Comprehensive Breakdown of Car Accident Statistics Helps City Address Problem Areas
An affluent bedroom community, Los Altos has grown steadily in the last decade, and with that has come a rise in motor vehicle accidents. The Los Altos Traffic Commission recently completed a four-year analysis of 1,468 traffic collisions to pinpoint troublesome areas in the city. The highest incidence of traffic, injury and bicycle/pedestrian collisions occurred at the intersections of El Camino Real (State Highway 92) and Foothill Expressway (a County arterial roadway). Many of these accidents can be linked to the high traffic volume and vehicular speeds found on these two roadways.
In 2006, the Los Altos Police Department issued 1,759 speeding citations in the city. Drivers must learn to slow down, especially in areas frequented by pedestrians and bicyclists.
The breakdown of traffic accidents on roads maintained by the city in a recent 4 year/4 month period is as follows:
San Antonio Road/Edith Avenue/Main Street with 49 accidents, this intersection had more than double the accidents of any other Los Altos intersection.
The next highest was at Los Altos High School with 20 accidents.
Continuing in descending order:
Covington Road / Miramonte Avenue — 17 accidents
First Street / Main Street — 17 accidents Downtown triangle
Fremont Avenue / Truman Avenue — 16 accidents
State Street / Second Street — 14 accidents Downtown triangle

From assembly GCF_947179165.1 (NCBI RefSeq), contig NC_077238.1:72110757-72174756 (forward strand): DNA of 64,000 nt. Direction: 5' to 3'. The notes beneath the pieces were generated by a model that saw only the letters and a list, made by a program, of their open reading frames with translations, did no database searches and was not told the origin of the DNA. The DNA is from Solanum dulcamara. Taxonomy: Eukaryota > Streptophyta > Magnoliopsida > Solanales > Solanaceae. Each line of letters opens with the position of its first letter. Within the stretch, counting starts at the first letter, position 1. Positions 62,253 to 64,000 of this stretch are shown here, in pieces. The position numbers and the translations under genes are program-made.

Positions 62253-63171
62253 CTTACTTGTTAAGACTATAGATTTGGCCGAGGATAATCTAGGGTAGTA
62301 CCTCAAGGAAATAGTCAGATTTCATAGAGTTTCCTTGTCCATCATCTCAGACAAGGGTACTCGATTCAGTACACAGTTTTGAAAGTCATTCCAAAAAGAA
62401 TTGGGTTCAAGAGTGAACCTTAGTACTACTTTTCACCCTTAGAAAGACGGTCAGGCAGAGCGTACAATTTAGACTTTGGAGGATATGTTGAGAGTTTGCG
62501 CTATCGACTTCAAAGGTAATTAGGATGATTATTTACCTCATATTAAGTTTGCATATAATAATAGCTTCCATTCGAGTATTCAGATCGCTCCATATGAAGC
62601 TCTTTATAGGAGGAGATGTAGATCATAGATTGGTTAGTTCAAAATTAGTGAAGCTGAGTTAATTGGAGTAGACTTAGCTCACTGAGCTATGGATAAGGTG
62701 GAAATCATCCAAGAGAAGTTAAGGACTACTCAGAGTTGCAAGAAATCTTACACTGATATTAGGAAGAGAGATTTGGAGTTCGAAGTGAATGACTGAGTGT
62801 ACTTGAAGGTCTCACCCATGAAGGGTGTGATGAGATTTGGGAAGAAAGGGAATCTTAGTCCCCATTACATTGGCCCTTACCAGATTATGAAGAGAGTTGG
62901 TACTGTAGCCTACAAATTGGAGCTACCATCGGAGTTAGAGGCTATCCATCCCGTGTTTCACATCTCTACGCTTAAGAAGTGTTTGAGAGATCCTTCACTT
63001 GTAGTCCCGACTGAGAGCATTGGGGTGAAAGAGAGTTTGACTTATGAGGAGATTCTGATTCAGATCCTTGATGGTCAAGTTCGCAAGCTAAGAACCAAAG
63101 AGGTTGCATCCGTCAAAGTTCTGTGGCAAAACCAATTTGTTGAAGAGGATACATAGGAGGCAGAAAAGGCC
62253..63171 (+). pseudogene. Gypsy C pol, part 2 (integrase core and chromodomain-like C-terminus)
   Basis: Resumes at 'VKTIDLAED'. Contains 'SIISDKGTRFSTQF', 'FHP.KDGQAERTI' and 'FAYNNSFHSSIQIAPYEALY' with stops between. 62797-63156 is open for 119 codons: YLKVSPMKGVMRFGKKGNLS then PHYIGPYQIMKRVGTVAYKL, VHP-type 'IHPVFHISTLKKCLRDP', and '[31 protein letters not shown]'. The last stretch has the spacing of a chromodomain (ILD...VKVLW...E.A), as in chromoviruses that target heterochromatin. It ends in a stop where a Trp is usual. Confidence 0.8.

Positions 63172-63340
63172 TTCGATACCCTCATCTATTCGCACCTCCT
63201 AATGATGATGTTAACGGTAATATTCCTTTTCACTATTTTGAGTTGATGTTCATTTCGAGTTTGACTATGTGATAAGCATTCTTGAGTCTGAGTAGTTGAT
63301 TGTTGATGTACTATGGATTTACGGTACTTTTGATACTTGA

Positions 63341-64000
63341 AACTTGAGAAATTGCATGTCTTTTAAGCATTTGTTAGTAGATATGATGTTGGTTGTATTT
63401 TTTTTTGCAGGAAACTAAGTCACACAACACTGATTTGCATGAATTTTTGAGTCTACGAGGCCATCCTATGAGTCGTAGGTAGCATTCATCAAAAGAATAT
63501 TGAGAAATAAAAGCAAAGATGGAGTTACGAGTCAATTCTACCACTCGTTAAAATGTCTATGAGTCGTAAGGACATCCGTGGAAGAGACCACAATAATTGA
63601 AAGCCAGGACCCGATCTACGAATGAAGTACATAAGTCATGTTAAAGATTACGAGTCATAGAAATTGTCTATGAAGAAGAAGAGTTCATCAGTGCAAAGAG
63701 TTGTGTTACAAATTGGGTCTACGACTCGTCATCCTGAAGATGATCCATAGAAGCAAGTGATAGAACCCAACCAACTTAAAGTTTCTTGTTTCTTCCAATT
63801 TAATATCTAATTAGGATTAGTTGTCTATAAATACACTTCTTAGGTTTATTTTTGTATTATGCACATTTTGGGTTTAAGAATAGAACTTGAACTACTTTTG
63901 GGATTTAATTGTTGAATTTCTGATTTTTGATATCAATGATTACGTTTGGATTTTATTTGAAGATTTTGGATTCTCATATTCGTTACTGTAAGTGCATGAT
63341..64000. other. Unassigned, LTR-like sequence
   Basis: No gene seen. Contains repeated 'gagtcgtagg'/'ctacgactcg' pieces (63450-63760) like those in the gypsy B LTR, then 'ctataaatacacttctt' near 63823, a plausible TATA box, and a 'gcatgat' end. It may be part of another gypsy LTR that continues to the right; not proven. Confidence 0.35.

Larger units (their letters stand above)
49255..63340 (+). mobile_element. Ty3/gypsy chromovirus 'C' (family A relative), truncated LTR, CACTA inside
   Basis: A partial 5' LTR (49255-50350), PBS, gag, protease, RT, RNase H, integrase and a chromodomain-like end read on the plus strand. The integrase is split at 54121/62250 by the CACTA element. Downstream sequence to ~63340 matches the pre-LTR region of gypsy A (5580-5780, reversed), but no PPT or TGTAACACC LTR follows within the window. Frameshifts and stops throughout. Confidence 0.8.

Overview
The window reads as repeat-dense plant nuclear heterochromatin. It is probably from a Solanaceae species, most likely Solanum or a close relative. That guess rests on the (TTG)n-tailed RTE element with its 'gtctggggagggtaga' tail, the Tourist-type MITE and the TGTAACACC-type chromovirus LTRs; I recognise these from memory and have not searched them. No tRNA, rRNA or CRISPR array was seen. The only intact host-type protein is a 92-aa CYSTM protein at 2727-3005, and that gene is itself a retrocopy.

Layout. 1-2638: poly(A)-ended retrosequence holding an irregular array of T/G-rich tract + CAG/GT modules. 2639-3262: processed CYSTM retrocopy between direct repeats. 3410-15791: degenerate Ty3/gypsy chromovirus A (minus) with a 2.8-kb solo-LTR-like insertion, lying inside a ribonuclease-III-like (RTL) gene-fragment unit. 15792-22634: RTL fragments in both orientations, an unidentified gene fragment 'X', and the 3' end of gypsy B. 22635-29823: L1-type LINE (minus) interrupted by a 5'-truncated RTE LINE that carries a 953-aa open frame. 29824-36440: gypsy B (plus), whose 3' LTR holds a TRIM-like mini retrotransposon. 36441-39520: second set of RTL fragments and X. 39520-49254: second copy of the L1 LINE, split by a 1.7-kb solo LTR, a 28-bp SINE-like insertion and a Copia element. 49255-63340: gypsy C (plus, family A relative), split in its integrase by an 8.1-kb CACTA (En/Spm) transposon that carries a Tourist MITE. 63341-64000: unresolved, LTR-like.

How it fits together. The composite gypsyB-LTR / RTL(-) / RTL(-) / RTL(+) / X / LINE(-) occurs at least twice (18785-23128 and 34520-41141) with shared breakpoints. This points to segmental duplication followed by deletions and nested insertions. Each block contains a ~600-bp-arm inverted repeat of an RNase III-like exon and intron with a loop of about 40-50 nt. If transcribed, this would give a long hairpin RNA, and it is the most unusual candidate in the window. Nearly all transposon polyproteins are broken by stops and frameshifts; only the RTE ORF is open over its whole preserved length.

El Monte Avenue / University Avenue — 13 accidents
Main Street / Second Street — 12 accidents Downtown triangle
First Street / Shasta Street — 12 accidents Downtown triangle
Fremont Avenue / Fallen Leaf Lane — 11 accidents
First Street / State Street — 11 accidents Downtown triangle
First Street / Whitney Street — 11 accidents Downtown triangle
First Street / North Parking Plaza — 10 accidents Downtown triangle
Monte Avenue / Cuesta Avenue — 10 accidents
Fremont Avenue / Grant Road — 10 accidents
There were 66 accidents involving bicycles and 26 involving pedestrians. Most bicycle accidents occurred along El Camino Real and Foothill Expressway. On Los Altos-maintained roadways, Fremont Avenue, San Antonio Road, Los Altos Avenue and Miramonte Avenue had the highest number of bicycle/pedestrian accidents. Two-thirds of bicycle accidents involved motor vehicles, which in many cases were caused by the vehicle not yielding right-of-way to the bicyclist. All the reported pedestrian accidents involved a motor vehicle, which, more than half the time, occurred while pedestrians were in a crosswalk. Six bicycle accidents involved school-aged children during the school commute. None of these student accidents occurred where school crossing guards were present.
This comprehensive breakdown of traffic accident statistics can help a city like Los Altos properly address its problem areas.